Tuesday, January 8, 2013


While some stress is a normal part of the workplace, excessive stress can interfere with your productivity and reduce your physical and emotional health. Finding ways to manage workplace stress is not about making huge changes to every aspect of your work life or rethinking career ambitions. Rather, stress management requires focus on the one thing that’s always within your control: you.
Coping with work stress in today’s uncertain climate
For workers everywhere, the troubled economy may feel like an emotional roller coaster. "Layoffs" and "budget cuts" have become bywords in the workplace, and the result is increased fear, uncertainty, and higher levels of stress. Since job and workplace stress increase in times of economic crisis, it’s important to learn new and better ways of coping with the pressure.
The ability to manage stress in the workplace can not only improve your physical and emotional health, it can also make the difference between success or failure on the job. Your emotions are contagious, and stress has an impact on the quality of your interactions with others. The better you are at managing your own stress, the more you'll positively affect those around you, and the less other people's stress will negatively affect you.
You can learn how to manage job stress
There are a variety of steps you can take to reduce both your overall stress levels and the stress you find on the job and in the workplace. These include:
  • Taking responsibility for improving your physical and emotional well-being.
  • Avoiding pitfalls by identifying knee jerk habits and negative attitudes that add to the stress you experience at work.
  • Learning better communication skills to ease and improve your relationships with management and coworkers.
Tip 1: Recognize warning signs of excessive stress at work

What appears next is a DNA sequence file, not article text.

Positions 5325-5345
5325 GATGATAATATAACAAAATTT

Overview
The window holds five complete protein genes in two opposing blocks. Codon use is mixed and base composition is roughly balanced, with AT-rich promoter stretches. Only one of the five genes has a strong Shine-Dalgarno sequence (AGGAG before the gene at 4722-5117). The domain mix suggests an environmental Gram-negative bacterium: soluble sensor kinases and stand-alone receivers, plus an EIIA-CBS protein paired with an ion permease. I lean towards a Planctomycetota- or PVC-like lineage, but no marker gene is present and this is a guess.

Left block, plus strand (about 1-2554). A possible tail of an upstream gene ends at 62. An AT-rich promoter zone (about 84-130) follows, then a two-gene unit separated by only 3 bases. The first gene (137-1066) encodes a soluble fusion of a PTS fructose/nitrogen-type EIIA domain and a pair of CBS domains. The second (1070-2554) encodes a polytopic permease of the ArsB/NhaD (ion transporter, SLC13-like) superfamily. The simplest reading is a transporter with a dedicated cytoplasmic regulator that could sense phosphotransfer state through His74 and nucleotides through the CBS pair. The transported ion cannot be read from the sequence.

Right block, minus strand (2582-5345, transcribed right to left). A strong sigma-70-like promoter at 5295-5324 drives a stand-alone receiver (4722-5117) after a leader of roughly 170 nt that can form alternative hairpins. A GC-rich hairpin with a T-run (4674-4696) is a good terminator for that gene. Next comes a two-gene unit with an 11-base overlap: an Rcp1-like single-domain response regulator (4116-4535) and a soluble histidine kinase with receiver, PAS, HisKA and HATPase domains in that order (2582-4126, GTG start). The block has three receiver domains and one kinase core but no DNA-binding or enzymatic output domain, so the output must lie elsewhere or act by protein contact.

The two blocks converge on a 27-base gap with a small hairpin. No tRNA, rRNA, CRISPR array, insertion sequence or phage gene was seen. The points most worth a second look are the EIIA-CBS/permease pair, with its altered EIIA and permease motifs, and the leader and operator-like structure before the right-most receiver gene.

When you feel overwhelmed at work, you lose confidence and may become irritable or withdrawn. This can make you less productive and less effective in your job, and make the work seem less rewarding. If you ignore the warning signs of work stress, they can lead to bigger problems. Beyond interfering with job performance and satisfaction, chronic or intense stress can also lead to physical and emotional health problems.
Signs and symptoms of excessive job and workplace stress
    Common causes of excessive workplace stress
  • Fear of being laid off
  • More overtime due to staff cutbacks
  • Pressure to perform to meet rising expectations but with no increase in job satisfaction
  • Pressure to work at optimum levels – all the time!
Tip 2: Reduce job stress by taking care of yourself
When stress at work interferes with your ability to perform in your job, manage your personal life, or adversely impacts your health, it’s time to take action. Start by paying attention to your physical and emotional health. When your own needs are taken care of, you’re stronger and more resilient to stress. The better you feel, the better equipped you’ll be to manage work stress without becoming overwhelmed.
Taking care of yourself doesn’t require a total lifestyle overhaul. Even small things can lift your mood, increase your energy, and make you feel like you’re back in the driver’s seat. Take things one step at a time, and as you make more positive lifestyle choices, you’ll soon notice a reduction in your stress levels, both at home and at work.
Get moving
Aerobic exercise—activity that raises your heart rate and makes you sweat—is a hugely effective way to lift your mood, increase energy, sharpen focus, and relax both the mind and body. For maximum stress relief, try to get at least 30 minutes of heart-pounding activity on most days. If it’s easier to fit into your schedule, break up the activity into two or three shorter segments.
Make food choices that keep you going